NgClass Directive

The ngClass directive changes the class attribute that is bound to the component or element it's attached to. There are a few different ways of using the directive.

Binding a string

We can bind a string directly to the attribute. This works just like adding an html class attribute.

@Component({
selector: 'app-class-as-string',
template: `
<p ngClass="centered-text underlined" class="orange">
<ng-content></ng-content>
</p>
`,
styles: [`
.centered-text {
text-align: center;
}
.underlined {
border-bottom: 1px solid #ccc;
}
.orange {
color: orange;
}
`]
})
export class ClassAsStringComponent {
}

View Example

In this case, we're binding a string directly so we avoid wrapping the directive in square brackets. Also notice that the ngClass works with the class attribute to combine the final classes.

Binding an array

@Component({
selector: 'app-class-as-array',
template: `
<p [ngClass]="['warning', 'big']">
<ng-content></ng-content>
</p>
`,
styles: [`
.warning {
color: red;
font-weight: bold;
}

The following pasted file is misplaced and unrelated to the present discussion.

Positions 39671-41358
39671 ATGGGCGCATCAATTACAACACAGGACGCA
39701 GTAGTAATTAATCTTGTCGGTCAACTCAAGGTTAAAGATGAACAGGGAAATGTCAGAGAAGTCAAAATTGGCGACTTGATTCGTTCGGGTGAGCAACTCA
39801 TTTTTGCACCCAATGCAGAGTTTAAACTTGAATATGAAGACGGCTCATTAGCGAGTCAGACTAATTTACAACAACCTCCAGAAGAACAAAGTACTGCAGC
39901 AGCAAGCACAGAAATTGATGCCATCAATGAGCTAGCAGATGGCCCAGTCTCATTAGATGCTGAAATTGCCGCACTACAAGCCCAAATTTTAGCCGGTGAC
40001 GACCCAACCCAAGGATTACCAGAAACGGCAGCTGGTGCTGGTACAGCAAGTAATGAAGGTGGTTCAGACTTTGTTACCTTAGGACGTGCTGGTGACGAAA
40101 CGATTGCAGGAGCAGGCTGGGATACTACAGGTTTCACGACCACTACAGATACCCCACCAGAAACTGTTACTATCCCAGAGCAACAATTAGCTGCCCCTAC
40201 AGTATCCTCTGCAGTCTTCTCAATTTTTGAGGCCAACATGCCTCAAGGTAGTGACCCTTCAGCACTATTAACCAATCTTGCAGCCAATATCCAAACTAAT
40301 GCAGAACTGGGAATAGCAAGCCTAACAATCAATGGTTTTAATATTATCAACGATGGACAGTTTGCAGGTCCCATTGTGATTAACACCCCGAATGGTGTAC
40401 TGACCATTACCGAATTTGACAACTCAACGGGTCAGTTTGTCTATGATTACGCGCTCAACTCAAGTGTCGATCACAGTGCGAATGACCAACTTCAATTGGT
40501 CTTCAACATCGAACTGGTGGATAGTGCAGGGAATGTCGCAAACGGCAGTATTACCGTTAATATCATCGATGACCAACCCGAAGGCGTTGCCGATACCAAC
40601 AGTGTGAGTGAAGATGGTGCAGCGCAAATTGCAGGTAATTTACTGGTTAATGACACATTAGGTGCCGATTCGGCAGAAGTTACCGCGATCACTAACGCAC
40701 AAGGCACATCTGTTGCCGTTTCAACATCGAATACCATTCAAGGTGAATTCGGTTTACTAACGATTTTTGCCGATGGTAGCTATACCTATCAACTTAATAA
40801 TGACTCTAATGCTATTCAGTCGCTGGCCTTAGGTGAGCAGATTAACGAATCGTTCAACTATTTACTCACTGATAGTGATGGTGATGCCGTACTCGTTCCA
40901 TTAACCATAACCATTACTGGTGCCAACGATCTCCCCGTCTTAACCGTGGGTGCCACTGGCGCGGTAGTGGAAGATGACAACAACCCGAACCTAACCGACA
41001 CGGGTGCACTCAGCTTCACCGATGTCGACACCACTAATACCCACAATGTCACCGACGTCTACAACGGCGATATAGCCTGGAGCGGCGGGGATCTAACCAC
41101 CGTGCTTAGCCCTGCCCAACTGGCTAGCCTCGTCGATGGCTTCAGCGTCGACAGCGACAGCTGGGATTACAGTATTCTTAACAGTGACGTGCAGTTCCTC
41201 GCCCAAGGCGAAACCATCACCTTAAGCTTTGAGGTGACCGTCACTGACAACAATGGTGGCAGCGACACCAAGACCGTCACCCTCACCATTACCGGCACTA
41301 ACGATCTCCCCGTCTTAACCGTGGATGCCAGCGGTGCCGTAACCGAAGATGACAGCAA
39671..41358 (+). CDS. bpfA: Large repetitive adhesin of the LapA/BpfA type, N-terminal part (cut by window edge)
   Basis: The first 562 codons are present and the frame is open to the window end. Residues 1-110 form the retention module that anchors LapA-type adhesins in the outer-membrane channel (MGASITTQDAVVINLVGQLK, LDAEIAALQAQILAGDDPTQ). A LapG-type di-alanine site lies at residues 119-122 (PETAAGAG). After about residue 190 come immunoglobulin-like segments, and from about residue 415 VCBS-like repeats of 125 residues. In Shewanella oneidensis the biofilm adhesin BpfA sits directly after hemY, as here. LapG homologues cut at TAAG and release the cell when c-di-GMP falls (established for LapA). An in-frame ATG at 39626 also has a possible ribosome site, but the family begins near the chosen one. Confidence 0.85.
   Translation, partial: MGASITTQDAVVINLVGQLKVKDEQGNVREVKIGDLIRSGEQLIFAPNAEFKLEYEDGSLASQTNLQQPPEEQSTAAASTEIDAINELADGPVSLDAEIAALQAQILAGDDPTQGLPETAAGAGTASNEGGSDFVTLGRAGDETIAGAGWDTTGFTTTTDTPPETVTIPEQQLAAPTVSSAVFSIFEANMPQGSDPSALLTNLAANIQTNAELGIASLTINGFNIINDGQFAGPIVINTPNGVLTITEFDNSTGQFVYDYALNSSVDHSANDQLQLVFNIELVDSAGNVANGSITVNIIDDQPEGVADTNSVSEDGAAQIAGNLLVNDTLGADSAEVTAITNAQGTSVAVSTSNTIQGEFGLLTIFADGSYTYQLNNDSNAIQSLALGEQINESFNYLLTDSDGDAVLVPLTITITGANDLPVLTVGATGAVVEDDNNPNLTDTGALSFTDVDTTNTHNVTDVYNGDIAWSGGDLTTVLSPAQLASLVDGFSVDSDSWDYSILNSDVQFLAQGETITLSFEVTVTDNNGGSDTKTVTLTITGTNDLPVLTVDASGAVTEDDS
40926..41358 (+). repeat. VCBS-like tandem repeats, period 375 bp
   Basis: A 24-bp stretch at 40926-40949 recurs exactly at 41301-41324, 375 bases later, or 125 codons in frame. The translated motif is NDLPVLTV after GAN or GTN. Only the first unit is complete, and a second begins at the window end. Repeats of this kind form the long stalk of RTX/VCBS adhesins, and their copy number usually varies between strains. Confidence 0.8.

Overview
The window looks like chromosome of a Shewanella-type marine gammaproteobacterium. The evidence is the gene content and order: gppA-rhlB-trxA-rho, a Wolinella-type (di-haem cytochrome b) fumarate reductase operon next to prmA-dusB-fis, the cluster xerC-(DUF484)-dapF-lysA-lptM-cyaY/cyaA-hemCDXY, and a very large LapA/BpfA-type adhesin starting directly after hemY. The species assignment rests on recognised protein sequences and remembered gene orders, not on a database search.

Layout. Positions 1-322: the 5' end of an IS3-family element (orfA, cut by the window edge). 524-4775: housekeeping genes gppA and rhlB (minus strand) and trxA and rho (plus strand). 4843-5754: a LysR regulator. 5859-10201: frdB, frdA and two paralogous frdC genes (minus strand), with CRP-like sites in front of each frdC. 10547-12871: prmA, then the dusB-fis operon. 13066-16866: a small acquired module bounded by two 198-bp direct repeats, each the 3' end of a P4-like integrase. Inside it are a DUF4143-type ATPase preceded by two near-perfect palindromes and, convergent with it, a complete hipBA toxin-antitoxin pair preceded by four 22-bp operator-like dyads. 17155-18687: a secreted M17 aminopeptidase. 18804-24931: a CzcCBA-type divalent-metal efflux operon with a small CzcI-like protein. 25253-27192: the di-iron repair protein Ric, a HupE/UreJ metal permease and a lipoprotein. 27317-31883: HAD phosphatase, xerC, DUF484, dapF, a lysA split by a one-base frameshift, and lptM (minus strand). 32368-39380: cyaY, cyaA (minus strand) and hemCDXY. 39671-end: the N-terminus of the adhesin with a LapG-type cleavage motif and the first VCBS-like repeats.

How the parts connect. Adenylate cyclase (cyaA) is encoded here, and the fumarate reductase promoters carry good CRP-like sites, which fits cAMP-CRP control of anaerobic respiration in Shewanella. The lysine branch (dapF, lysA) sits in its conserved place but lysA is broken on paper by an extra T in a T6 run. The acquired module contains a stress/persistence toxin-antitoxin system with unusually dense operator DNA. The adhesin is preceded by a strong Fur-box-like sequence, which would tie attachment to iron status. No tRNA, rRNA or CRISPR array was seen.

.big {
font-size: 1.2rem;
}
`]
})
export class ClassAsArrayComponent {
}

View Example

Here, since we are binding to the ngClass directive by using an expression, we need to wrap the directive name in square brackets. Passing in an array is useful when you want to have a function put together the list of applicable class names.

Binding an object

Lastly, an object can be bound to the directive. Angular applies each property name of that object to the component if that property is true.

@Component({
selector: 'app-class-as-object',
template: `
<p [ngClass]="{ card: true, dark: false, flat: flat }">
<ng-content></ng-content>
<br>
<button type="button" (click)="flat=!flat">Toggle Flat</button>
</p>
`,
styles: [`
.card {
border: 1px solid #eee;
padding: 1rem;
margin: 0.4rem;
font-family: sans-serif;
box-shadow: 2px 2px 2px #888888;
}
.dark {
background-color: #444;
border-color: #000;
color: #fff;
}
.flat {
box-shadow: none;
}
`]
})
export class ClassAsObjectComponent {
flat: boolean = true;
}

View Example

Here we can see that since the object's card and flat properties are true, those classes are applied but since dark is false, it's not applied.